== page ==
Friday, 24 December 2010

Marrakech, Guéliz The New City

I somehow managed to sleep through the five o’clock call to prayers but was woken instead this morning by the sound of heavy rain thrashing against the window. It didn’t sound very promising and as I tried to get back to sleep I worried about a washout for the day ahead. On a more encouraging note however my stomach seemed to be back to normal.

On our final day in Marrakech we planned to leave the old Arab city and visit the adjacent new city known as Guéliz that was designed and built by the French during the period of the Protectorate. After breakfast we packed and settled the bill, left the Riad and set off. We were careful to take umbrellas today because the forecast promised more rain for later on.

The direct route to the new city was along the most important and the busiest road in Marrakech, the Avenue Mohammed V, named after Morocco’s first post independence king and effectively the spine of the city that links the old to the new. We walked past the Complexe Artisanal where there were shops selling the same things as in the Souks but with prices on them so the sort of shopping we are more familiar with and Kim and Margaret made plans to return later.

We left the old city when we passed through the Bab Nkob which was a gate that would bare little resemblance to the original because the wide four lane highway has punched its way through the rosy pink walls at this point and its construction would have required significant alterations to a gate that was built for donkeys and carts.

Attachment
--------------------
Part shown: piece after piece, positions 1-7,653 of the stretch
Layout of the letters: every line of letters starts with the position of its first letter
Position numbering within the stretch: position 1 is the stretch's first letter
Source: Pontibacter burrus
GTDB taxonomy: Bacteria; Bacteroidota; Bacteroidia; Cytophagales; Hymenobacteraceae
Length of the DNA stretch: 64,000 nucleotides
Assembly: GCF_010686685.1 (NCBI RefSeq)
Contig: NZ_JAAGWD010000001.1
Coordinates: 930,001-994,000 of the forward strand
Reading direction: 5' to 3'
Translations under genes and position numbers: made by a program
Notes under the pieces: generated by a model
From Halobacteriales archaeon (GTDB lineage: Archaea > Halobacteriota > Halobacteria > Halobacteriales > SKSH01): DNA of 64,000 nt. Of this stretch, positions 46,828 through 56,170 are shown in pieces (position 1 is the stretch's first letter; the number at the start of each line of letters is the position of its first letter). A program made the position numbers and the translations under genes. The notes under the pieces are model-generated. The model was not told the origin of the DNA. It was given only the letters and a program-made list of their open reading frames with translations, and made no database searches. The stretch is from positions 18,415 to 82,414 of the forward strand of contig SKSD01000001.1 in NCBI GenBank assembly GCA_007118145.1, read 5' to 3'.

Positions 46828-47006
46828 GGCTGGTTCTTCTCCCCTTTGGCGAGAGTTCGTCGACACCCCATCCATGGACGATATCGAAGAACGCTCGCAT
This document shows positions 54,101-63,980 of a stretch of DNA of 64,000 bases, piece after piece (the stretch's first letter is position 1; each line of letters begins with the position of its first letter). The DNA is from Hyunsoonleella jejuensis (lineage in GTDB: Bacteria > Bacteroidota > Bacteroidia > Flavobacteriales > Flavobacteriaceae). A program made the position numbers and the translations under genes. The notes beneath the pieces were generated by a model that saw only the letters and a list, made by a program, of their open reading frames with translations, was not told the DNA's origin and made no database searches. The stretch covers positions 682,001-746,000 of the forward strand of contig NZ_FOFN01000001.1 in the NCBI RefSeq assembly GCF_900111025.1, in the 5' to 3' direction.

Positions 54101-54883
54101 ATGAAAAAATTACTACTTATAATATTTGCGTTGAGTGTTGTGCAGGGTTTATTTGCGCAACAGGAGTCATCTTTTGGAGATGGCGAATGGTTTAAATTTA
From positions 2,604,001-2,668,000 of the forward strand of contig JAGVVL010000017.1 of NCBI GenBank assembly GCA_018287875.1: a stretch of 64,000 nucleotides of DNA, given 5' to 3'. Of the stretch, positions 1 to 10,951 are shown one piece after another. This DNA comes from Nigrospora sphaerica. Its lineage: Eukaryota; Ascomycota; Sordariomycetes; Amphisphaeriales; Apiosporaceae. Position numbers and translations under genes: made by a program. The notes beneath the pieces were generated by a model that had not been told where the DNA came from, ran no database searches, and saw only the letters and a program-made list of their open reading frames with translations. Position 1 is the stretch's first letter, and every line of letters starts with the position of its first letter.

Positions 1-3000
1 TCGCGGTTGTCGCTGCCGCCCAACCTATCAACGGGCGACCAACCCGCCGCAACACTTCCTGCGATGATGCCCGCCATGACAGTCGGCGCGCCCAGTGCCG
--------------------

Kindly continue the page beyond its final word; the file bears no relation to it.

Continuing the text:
Outside of the city walls we were in a completely different environment because now we were in the new city. The French built this new city because they didn’t find the old town with its warren of crooked streets and lack of plumbing and sanitation much to their liking and they designed something altogether more Gallic with tree lined boulevards and villas and parks in which to live and work.

The sun was shining now and it was becoming quite hot as we followed the busy road around the outside of the wall heading in the direction of the Majorelle Gardens. At the next gate the Bab Doukkla there was a wide open square where men were standing waiting with bags of tools. This was like a big open air job centre because it was literally a labour market where tradesmen were waiting for potential clients. Each one advertised himself by his tools, the plasterers with their trowels, the mechanics with their spanners and our favourites, the plumbers with bits of copper pipe complete with taps.

The roads were busy as we had become accustomed to and we had to negotiate a couple of murderous roundabouts and then a street with only intermittent pavement and to be honest this wasn’t the twenty minute walk that we were led to believe it would be so it was quite understandable when Kim began to whinge about the distance. To be fair she wasn’t feeling especially good because of her upset stomach and at one point we did have to make a dash for bathroom facilities in a modern shopping mall.

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